Marriage is the foundational relationship for all of society. All other relationships in society stem from the father-mother relationship, and these other relationships thrive most if that father-mother relationship is simultaneously a close and a closed husband-wife relationship. Good marriages are the bedrock of strong societies, for they are the foundations of strong families. One can see this strength manifested at the national and state level, as indicated in other works of the authors, such as the Index of Family Belonging and Rejection and its relationship to various outcomes.
The future of the human race and all its component societies is embodied in each newborn. Whether that newborn grows to be a strong, capable adult depends much on the marriage of his parents. Whether he is physically strong; whether she is intelligent; whether he is hardworking or a dropout; whether she will be mentally healthy and happy; whether he will be more educated; whether she will marry in her own turn; whether he will be a taxpayer or a drain on the commons; whether she enjoys her own sexuality to the full; whether he worships and prays; whether she has children and how many; whether he finishes high school and goes to college or learns a trade; whether she is law-abiding; whether he grows old with a family surrounding him-all these most desirable outcomes (common goods) are strongly connected to the strength of the marriage of that child’s parents.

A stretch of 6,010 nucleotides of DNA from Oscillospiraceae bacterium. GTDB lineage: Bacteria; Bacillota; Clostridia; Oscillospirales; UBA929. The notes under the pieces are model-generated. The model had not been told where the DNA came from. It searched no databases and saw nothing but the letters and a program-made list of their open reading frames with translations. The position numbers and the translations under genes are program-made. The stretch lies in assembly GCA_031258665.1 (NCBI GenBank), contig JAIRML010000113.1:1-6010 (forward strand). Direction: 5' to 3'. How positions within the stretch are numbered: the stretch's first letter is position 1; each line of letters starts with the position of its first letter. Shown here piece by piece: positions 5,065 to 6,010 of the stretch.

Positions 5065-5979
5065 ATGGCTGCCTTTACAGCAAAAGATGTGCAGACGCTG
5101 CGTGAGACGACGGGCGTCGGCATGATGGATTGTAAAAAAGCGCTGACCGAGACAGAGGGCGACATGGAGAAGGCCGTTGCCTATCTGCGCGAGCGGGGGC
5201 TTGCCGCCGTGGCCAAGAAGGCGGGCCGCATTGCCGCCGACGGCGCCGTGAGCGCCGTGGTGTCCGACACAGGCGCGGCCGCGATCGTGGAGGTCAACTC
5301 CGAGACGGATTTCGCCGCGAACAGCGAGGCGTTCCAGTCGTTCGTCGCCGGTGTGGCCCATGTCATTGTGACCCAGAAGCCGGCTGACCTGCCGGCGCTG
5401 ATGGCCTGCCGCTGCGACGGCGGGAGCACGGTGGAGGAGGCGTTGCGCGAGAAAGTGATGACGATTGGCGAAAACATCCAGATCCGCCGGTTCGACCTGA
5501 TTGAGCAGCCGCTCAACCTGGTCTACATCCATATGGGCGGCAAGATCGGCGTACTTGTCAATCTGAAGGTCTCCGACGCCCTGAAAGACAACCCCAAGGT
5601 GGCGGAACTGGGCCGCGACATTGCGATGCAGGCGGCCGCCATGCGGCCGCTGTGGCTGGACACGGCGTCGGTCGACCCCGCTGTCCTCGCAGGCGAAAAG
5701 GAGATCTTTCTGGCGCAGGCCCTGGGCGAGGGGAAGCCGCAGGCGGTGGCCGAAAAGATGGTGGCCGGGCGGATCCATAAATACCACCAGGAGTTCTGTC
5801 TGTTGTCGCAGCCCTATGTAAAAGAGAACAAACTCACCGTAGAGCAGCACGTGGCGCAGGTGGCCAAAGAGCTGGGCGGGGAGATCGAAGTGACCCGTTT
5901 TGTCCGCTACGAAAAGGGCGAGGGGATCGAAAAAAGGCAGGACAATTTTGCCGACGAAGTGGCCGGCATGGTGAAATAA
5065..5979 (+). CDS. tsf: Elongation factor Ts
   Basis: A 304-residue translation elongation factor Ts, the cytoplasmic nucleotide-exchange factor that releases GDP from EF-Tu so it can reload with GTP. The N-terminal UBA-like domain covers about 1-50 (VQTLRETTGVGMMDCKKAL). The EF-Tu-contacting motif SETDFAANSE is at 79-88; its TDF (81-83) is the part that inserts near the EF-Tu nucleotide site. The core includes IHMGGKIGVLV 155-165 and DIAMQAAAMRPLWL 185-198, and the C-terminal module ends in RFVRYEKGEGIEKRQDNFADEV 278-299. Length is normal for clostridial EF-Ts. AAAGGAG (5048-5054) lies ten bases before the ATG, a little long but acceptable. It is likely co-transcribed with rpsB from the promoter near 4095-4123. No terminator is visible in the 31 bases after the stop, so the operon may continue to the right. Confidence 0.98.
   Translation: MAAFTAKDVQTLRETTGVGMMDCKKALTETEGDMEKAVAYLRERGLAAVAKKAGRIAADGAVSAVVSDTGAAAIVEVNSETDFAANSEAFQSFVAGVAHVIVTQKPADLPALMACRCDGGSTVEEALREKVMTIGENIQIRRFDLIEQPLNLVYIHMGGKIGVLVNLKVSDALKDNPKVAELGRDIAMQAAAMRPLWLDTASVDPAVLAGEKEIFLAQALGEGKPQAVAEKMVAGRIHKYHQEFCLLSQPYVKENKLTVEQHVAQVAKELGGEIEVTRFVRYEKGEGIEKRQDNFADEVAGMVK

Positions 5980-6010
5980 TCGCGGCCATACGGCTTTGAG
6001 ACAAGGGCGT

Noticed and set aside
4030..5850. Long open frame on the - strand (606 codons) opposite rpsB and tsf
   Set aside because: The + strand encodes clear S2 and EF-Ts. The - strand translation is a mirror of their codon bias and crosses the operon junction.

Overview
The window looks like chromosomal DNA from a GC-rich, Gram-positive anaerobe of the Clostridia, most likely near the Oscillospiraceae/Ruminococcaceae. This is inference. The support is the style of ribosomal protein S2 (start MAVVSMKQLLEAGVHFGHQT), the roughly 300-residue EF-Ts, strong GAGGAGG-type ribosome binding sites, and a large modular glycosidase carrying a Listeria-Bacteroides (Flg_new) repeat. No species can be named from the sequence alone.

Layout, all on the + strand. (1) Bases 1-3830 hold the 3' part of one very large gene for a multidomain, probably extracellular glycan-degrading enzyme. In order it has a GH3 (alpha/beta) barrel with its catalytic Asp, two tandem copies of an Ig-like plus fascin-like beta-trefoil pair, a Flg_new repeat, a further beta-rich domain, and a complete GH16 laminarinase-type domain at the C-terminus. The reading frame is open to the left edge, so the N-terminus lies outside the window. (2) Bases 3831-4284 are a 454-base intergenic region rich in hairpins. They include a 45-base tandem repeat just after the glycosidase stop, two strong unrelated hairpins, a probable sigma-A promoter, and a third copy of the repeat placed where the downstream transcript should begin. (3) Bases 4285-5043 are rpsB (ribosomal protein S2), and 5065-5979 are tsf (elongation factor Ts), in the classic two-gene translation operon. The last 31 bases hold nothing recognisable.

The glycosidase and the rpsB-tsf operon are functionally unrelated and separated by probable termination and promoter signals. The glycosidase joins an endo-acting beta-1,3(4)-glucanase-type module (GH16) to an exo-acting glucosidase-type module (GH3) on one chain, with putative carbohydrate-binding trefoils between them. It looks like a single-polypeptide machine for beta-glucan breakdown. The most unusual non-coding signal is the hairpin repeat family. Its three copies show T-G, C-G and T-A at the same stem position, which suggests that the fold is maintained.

The findings herein demonstrate that in marriage are contained all the five basic institutions, all the basic tasks, of society: family, church, school, marketplace and government. These fundamental tasks, well done, in unity between father and mother, make for a very good marriage. Within a family built on such a marriage, the child gradually learns to value and perform these five fundamental tasks of every competent adult and of every functional society. Gradually he is mentored in them, often unconsciously. Gradually she learns that she is expected to act similarly. Eventually, he and she become more and more expert in performing all five tasks. In other words, they gradually grow in competence and are ready to strike out into society and, eventually, to build their own family. How they do that will depend much on what they experienced in growing up in their families of origin.